Prefers rocky areas near streams with lots of vegetation. Also found in areas away from water.

Notes on Taxonomy
Currently, several subspecies of Eumeces skiltonianus are recognized, including P. s. utahensis, and P. s. interparietalis.

Some taxonomists do not recognize the southern California subspecies P. s. interparietalis. They group it with P. s. skiltonianus.

Brandley et al. (2005 Syst. Biol. 54:373-390) replaced Eumeces with Plestiodon.

The Society for the Study of Amphibians and Reptiles has adopted the use of Plestiodon in the sixth edition of their Scientific and Standard English Names of Amphibians and Reptiles of North America north of Mexico list.


Jonathan Q. Richmond, and Tod W. Reeder, in their 2002 paper * list one specimem from the San Diego State University collection (SDSU 3816) utahensis CA, Inyo Co., Independence Creek at Gray’s Meadow campsite. 36 47.2N, 118 15.2W) that comes from an area fairly far south of the Nevada border on the eastern slope of the Sierra Nevada Mountains just east of Independence as E. s. utahensis, Great Basin Skink.  The Museum of Vertebrate Zoology at UC Berkeley has specimens of P. skiltionianus (with no subspecies indicated) from Inyo County including Gray's Meadow and another location east of Independence the White Mountains, and the White Mountains. If the SDSU specimen identification is correct, it is possible that this subspecies ranges in an isolated region east of Independence and in the White Mountains.


Alternate and Previous Names (Synonyms)

Eumeces skiltonianus skiltonianus - Skilton's Skink (Stebbins 2003)
Eumeces skiltonianus skiltonianus - Western Skink (Stebbins 1966)
Eumeces skiltonianus - Common Western Skink (Smith 1946)

Conservation Issues  (Conservation Status)
None
Taxonomy
Family Scincidae Skinks Gray, 1825
Genus Plestiodon (formerly Eumeces) Toothy Skinks Duméril and Bibron, 1839
Species skiltonianus Western Skink Baird and Girard, 1852
Subspecies

skitonianus Skilton's Skink Baird and Girard, 1852
Original Description
Eumeces skiltonianus - (Baird and Girard, 1852) - Proc. Acad. Nat. Sci. Philadelphia, Vol. 6, p. 69

from Original Description Citations for the Reptiles and Amphibians of North America © Ellin Beltz

Meaning of the Scientific Name
(Eumeces - Greek - eu- good or nice and mekos length or height)
Plestiodon = ?

skiltonianus
- honors Skilton, Avery J.

from Scientific and Common Names of the Reptiles and Amphibians of North America - Explained © Ellin Beltz

Related or Similar California Lizards
P. g. cancellosus - Variegated Skink
P. g. gilberti - Greater Brown Skink
P. g. placerensis - Northern Brown Skink
P. g. rubricaudatus - Western Red-tailed Skink
P. s. interparietalis - Coronado Skink

More Information and References
California Department of Fish and Wildlife

1 Tanner, Wilmer W. A taxonomic and ecological study of the western skink (Eumeces skiltonianus). Great Basin Naturalist 17:59-94 1957.

Stebbins, Robert C., and McGinnis, Samuel M.  Field Guide to Amphibians and Reptiles of California: Revised Edition (California Natural History Guides) University of California Press, 2012.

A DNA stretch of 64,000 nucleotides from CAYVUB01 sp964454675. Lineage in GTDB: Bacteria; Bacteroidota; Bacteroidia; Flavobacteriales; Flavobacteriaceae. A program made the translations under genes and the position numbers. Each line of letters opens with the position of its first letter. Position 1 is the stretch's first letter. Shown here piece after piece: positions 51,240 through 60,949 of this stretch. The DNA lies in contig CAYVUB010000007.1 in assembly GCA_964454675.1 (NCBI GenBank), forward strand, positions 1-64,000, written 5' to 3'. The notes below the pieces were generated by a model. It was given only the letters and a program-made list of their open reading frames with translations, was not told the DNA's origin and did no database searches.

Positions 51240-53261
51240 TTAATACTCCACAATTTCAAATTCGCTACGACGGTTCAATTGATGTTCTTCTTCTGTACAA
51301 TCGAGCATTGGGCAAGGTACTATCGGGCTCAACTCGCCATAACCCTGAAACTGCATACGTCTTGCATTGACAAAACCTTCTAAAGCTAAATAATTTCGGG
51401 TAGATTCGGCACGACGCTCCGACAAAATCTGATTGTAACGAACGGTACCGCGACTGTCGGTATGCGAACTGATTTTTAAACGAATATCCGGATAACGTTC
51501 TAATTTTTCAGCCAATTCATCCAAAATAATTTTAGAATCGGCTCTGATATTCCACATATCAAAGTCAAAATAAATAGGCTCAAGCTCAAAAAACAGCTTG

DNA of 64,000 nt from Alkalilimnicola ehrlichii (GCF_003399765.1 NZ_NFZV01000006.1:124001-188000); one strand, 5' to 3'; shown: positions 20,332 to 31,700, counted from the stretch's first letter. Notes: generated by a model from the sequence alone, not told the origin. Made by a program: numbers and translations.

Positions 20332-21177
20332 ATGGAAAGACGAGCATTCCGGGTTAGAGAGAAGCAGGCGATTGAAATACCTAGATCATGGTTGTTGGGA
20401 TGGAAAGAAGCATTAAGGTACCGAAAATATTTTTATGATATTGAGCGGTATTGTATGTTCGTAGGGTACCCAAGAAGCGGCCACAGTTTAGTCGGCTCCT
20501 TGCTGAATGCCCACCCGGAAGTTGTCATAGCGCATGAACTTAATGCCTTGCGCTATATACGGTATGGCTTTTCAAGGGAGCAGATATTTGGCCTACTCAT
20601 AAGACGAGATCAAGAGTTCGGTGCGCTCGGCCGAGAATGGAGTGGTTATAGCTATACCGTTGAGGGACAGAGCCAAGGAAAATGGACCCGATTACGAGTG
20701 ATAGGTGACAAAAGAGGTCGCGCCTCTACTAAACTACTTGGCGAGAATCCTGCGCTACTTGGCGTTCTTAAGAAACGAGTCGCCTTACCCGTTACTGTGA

Stebbins, Robert C. California Amphibians and Reptiles. The University of California Press, 1972.



Bartlett, R. D. & Patricia P. Bartlett. Guide and Reference to the Turtles and Lizards of Western North America (North of Mexico) and Hawaii. University Press of Florida, 2009.

Jones, Lawrence, Rob Lovich, editors. Lizards of the American Southwest: A Photographic Field Guide. Rio Nuevo Publishers, 2009.

Smith, Hobart M. Handbook of Lizards, Lizards of the United States and of Canada. Cornell University Press, 1946. Stebbins, Robert C. A Field Guide to Western Reptiles and Amphibians. 3rd Edition. Houghton Mifflin Company, 2003.

Behler, John L., and F. Wayne King. The Audubon Society Field Guide to North American Reptiles and Amphibians. Alfred A. Knopf, 1992.

Powell, Robert., Joseph T. Collins, and Errol D. Hooper Jr. A Key to Amphibians and Reptiles of the Continental United States and Canada. The University Press of Kansas, 1998.

Brown et. al. Reptiles of Washington and Oregon. Seattle Audubon Society,1995.

Nussbaum, R. A., E. D. Brodie Jr., and R. M. Storm. Amphibians and Reptiles of the Pacific Northwest. Moscow, Idaho: University Press of Idaho, 1983.

St. John, Alan D. Reptiles of the Northwest: Alaska to California; Rockies to the Coast. Lone Pine Publishing, 2002.

Lemm, Jeffrey. Field Guide to Amphibians and Reptiles of the San Diego Region (California Natural History Guides). University of California Press, 2006.

* Jonathan Q. Richmond, and Tod W. Reeder. EVIDENCE FOR PARALLEL ECOLOGICAL SPECIATION IN SCINCID LIZARDS OF THE EUMECES SKILTONIANUS SPECIES GROUP (SQUAMATA: SCINCIDAE) Evolution, 56(7), 2002, pp. 1498–1513


Conservation Status

The following status listings come from the Special Animals List and the Endangered and Threatened Animals List which are published by the California Department of Fish and Wildlife.


This animal is not included on the Special Animals List, which indicates that there are no significant conservation concerns for it in California.




Organization
Status Listing
NatureServe Global Ranking
NatureServe State Ranking
U.S. Endangered Species Act (ESA) None
California Endangered Species Act (CESA) None
California Department of Fish and Wildlife None
Bureau of Land Management None
USDA Forest Service None
IUCN